[PATCH 0 of 7] x86/paravirt: optimise pvop calls and register use

From: Jeremy Fitzhardinge
Date: Wed Jan 28 2009 - 17:42:48 EST

Hi Ingo,

This series implements a sequence of optimisations to reduce the
impact of enabling CONFIG_PARAVIRT while running native.

They are:
(0. Move some Xen code around to make later changes work better.)

1. For a number of the pvops, the native implemention is a simple
identity function which returns its argument. Add a specific
paravirt identity function which the patcher can treat specially,
by directly inlining the either nops (32-bit) or a mov (64-bit)
into the instruction stream.

2. When a pvop is called from asm code, it also provides a hint
about what registers are available to be clobbered by the called
code. Until now, that information was ignored, and all
caller-save registers were saved. Now, don't bother
saving/restoring registers which are clobberable.

3. The C calling convention lists which registers the caller can
expect to survive a function call, and which the callee is
allowed to clobber. The latter set is quite large, especially on
64-bit. This means that converting a pile of simple inline
functions into function calls caused a lot more register
pressure, making the generated code much worse.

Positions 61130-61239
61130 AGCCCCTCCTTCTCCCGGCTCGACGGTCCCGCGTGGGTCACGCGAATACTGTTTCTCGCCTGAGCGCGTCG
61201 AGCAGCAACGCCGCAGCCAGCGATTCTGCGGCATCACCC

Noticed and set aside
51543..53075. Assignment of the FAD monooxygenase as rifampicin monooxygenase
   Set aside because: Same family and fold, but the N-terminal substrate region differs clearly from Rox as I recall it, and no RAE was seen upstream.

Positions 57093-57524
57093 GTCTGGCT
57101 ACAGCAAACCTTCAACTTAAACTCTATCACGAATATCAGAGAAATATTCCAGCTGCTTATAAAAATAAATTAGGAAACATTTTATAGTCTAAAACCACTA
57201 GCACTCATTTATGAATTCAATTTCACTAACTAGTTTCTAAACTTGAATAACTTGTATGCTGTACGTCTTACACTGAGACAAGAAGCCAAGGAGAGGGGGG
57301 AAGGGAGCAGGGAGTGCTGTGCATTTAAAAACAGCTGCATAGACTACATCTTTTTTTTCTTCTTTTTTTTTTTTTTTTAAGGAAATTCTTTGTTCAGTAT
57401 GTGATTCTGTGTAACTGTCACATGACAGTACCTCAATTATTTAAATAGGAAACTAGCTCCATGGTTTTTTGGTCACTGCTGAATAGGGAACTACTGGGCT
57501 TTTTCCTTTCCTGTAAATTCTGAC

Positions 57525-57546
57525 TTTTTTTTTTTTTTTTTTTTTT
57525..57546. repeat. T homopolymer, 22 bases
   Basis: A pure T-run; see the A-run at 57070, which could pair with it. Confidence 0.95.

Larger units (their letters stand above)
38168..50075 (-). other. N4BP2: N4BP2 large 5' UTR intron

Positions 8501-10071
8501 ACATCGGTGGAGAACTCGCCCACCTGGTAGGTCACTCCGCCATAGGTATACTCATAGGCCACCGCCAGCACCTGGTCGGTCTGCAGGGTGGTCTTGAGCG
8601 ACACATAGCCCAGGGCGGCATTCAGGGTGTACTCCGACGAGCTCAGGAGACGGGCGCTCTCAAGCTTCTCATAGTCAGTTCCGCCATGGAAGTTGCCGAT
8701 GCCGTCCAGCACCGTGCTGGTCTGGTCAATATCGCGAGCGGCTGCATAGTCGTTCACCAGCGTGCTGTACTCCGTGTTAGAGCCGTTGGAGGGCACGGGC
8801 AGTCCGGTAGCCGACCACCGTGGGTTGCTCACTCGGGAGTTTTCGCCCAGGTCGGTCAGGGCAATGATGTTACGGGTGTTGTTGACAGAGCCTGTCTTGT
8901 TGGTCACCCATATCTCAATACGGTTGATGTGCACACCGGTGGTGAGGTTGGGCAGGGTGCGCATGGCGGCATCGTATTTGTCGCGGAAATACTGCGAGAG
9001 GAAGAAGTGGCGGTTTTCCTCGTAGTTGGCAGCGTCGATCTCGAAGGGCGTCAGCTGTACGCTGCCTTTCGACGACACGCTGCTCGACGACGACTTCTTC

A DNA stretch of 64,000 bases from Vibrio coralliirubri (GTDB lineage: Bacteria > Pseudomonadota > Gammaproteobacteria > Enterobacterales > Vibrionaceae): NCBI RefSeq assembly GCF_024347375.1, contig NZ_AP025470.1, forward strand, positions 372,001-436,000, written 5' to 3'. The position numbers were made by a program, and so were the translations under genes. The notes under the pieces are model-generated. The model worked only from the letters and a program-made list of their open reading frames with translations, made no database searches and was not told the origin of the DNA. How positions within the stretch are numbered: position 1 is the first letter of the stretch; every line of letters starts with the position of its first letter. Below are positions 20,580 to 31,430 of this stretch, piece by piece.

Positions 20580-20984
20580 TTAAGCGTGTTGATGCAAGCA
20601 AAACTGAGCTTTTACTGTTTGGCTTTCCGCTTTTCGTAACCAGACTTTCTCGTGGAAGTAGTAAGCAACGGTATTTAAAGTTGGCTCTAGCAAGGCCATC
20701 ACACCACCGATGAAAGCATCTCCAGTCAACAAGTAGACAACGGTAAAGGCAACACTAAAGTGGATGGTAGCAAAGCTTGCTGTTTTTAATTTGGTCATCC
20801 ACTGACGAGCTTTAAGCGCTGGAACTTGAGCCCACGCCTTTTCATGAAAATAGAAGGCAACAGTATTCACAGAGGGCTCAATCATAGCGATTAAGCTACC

I introduce a new "callee-save" calling convention which makes
only the return register (eax:edx on 32-bit, rax on 64)
callee-clobberable; the callee must preserve all other registers,
including the argument registers.

This makes the callsites for these functions clobber many fewer
registers, giving the compiler a chance to generate better code.

Small asm functions, which generally only use one or two
registers anyway, to be directly called. C code can also be
called via a thunk, which does the necessary register
saving/restoring (generated by PV_CALLEE_SAVE_REGS_THUNK(func)).

The irq enable/disable/save/restore functions are the first to
make use of this calling convention, since they are the most
commonly used in the kernel, and are also called form asm code.

4. Convert the pte_val/make_pte identity functions to use the
callee-save convention; they're only identity functions anyway,
so they have no need to trash lots of registers.

I had to make some adjustments to VSMP and lguest to match the new
calling conventions. I wasn't sure how I should change VMI, so I'm
waiting for Zach's input on that (VMI doesn't compile at the moment).

In testing, the net result was that the overhead dropped by about 75%,
though I found it hard to really get stable results. The most obvious
improvement was a reduction in L2 references, presumably meaning that
L1 was getting a better hit rate. Each of these transforms is an
unambigious improvement in generated code for the native case, so I'm
curious to see what other people see.


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